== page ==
• Lee Moore

    SC :

    I stropped using HSBC because they seemed to make everything as difficult as they could.

    If this is deliberate, it’s very clever. If it’s just a typo it’s a splendid one. It describes perfectly what happens when one of these vast bureaucratic empires finally manages to piss you off enough to take your custom elsewhere. OK, you have to move to an identical vast bureaucratic empire that will treat you just the same, and OK it will cost you several hours of reward free paperwork, and OK they will not even notice losing one ten millionth of their customer base, but you do get a completely irrational feeling of having shown them who’s boss.

  • SC

    It was a (perhaps unconsciously-caused?) typo.

    Unfortunately I didn’t really manage to show them who’s boss, because I didn’t actually close my account. I already had a few accounts with various banks (from the days when it was easier to open them), and I just started using another. Opening up a bank account is such a painful process these days that I never shut any down, in case you ever need to use another one in the future and don’t want to have to spend hours filling out forms.

  • bloke in spain

    @paul
    A banknote is a promissory note. UK ones say so, just above the signature (if I remember rightly)

  • Rob

    Made you fill in a form, eh?

    Lloyds allowed a complete stranger to empty my savings account of a five figure sum. Then as an encore they closed my business account and sent the contents to the Government, just on the basis of a fuck up by Companies House. No phone call to check or inform, just did it. Utter cunts.

  • PaulM

    Being refused money by “your” bank is irritating enough, just wait until the first bail-in occurs in the British Isles.
    Most western nations have introduced this iniquitious legislation, including Switzerland.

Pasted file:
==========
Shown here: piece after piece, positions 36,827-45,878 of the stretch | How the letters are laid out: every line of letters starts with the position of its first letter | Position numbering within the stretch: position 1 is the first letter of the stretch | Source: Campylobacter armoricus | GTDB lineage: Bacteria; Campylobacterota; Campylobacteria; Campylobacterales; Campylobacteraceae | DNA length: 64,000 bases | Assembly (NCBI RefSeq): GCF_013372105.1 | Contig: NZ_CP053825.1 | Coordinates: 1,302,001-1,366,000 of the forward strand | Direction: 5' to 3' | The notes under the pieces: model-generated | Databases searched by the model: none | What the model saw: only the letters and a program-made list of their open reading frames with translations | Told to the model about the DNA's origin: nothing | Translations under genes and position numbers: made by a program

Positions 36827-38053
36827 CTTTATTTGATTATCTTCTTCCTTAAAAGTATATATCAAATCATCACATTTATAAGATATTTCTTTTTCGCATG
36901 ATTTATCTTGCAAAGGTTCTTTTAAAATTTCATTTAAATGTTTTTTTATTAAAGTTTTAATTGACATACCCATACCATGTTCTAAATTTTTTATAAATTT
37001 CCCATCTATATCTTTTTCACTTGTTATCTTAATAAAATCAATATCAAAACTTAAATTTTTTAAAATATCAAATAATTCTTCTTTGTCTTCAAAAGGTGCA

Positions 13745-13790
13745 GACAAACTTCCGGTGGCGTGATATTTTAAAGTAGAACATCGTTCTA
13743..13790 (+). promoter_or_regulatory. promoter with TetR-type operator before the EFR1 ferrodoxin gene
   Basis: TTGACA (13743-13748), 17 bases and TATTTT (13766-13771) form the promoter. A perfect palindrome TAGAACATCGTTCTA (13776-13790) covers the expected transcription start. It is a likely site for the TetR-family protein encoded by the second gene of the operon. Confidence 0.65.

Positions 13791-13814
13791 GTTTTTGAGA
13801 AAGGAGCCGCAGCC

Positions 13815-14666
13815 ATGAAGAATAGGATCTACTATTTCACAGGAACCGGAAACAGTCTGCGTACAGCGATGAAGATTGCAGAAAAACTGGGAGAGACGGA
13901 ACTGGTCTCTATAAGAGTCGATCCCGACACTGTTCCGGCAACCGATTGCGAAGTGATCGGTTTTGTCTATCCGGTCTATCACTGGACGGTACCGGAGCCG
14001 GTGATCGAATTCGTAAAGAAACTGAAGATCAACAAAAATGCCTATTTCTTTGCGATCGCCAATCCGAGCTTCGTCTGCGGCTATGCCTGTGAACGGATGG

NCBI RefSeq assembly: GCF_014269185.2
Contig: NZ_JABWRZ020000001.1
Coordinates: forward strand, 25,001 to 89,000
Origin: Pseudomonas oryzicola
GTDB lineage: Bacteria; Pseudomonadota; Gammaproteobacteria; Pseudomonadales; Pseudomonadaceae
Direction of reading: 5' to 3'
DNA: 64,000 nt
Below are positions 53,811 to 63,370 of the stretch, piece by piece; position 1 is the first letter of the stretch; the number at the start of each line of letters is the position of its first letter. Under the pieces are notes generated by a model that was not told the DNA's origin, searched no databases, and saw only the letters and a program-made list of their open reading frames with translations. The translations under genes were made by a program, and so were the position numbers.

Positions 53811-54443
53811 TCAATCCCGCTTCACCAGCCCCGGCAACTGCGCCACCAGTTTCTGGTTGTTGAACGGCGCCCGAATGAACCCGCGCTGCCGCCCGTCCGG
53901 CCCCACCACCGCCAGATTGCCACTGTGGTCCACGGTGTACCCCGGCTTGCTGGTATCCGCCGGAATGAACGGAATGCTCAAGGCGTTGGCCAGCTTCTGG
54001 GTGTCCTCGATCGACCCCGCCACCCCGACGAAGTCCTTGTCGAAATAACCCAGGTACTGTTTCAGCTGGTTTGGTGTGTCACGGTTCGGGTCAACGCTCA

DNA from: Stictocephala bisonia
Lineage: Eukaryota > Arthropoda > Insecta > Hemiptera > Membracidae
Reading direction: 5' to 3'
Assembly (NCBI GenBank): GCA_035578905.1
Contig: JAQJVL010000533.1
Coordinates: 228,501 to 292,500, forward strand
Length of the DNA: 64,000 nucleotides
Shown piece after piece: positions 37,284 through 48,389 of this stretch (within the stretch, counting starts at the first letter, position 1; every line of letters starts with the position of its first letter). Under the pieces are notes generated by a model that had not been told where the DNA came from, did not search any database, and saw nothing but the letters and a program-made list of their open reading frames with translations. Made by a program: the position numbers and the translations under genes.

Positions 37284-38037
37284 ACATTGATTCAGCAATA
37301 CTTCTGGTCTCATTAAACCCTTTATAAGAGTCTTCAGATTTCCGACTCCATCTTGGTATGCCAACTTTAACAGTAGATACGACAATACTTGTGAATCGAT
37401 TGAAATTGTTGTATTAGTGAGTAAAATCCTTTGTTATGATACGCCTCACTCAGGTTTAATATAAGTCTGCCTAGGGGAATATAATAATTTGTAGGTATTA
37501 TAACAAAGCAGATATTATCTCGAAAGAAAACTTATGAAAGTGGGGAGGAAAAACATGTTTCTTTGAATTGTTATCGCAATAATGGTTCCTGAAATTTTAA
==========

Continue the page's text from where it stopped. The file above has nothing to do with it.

I have spent the last 18 months getting out of the system, the only funds I have in a bank at any one time is enough for around four months general expenditure.
    The banks are likely bankrupt and the corruption in finance is endemic.
    Big change is needed to restore some confidence.
    E@OE (Errors and omissions expected :-)

  • llamas

    And the joke is that terrorists and drug dealers seldom if ever use the ‘formal’ banking system. All this AML nonsense is just a smokescreen for the real purpose of these regulations, which is to try and capture tax-avoiders and tax-evaders.

    Middle-Eastern terrorists don’t bank with HSBC, they bank with the hawala at the hookah lounge on Michigan Avenue – and he doesn’t keep any records at all. Drug dealers bank with the First National Bank of Samsonite.

    Just look at the record – every individual who has fallen foul of these AML regulations has in fact been a small businessman who the Feds suspect of tax avoidance or tax evasion. When any deposit by anybody into any account can be characterized by the Feds as ‘structuring’ (trying to distribute deposits so as to fall below the reporting threshold), it simply gives them a tool to go after anybody they like. Anybody at all. It’s a crooked politician’s dream – you can drive anybody you like into bankruptcy and confiscate all their money – and I’m frankly surprised that more use hasn’t been made of it for those purposes. Meanwhile, the bombers and drug lords continue their activities entirely unimpeded.